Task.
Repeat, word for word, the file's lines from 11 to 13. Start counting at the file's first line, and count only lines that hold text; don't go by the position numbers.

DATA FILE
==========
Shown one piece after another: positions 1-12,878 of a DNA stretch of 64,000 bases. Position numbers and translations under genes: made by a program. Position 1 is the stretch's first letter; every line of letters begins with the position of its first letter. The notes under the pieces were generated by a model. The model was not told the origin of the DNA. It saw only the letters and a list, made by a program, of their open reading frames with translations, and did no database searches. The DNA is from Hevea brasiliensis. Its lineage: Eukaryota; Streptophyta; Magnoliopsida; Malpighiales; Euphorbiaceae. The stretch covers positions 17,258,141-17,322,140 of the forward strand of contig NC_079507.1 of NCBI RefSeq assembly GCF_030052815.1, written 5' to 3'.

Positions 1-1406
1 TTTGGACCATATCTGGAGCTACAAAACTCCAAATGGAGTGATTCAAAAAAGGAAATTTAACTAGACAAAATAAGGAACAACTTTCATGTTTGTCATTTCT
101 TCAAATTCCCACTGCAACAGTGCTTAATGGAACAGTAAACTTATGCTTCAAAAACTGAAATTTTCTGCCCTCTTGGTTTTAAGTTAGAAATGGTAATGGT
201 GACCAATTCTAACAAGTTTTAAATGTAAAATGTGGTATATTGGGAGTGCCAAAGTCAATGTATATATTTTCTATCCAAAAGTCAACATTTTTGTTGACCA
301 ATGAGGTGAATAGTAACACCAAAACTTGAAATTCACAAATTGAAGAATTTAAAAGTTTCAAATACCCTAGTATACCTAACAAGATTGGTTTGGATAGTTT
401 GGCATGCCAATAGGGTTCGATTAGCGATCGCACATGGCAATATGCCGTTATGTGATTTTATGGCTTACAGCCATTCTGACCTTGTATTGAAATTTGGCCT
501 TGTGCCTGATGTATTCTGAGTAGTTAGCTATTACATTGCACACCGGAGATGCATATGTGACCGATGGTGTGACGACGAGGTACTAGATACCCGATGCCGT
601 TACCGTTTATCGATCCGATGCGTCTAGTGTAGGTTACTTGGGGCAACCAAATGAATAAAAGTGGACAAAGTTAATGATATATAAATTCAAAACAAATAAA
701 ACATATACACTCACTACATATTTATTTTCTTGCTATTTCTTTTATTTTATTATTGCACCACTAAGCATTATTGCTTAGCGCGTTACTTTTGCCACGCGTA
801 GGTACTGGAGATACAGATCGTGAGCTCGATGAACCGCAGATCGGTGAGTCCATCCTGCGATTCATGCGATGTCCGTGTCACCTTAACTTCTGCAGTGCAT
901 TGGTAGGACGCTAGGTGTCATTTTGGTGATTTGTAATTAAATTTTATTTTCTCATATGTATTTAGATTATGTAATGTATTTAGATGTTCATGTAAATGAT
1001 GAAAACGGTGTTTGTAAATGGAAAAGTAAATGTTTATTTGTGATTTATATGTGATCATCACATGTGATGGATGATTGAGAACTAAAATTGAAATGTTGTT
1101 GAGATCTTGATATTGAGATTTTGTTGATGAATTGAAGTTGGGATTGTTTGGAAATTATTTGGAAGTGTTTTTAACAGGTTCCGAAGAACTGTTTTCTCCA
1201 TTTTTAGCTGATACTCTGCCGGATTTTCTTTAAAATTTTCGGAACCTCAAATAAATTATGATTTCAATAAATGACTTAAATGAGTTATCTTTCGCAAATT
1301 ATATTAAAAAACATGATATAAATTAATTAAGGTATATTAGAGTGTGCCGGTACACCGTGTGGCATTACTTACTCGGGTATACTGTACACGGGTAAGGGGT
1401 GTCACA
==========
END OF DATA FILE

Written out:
801 GGTACTGGAGATACAGATCGTGAGCTCGATGAACCGCAGATCGGTGAGTCCATCCTGCGATTCATGCGATGTCCGTGTCACCTTAACTTCTGCAGTGCAT
901 TGGTAGGACGCTAGGTGTCATTTTGGTGATTTGTAATTAAATTTTATTTTCTCATATGTATTTAGATTATGTAATGTATTTAGATGTTCATGTAAATGAT
1001 GAAAACGGTGTTTGTAAATGGAAAAGTAAATGTTTATTTGTGATTTATATGTGATCATCACATGTGATGGATGATTGAGAACTAAAATTGAAATGTTGTT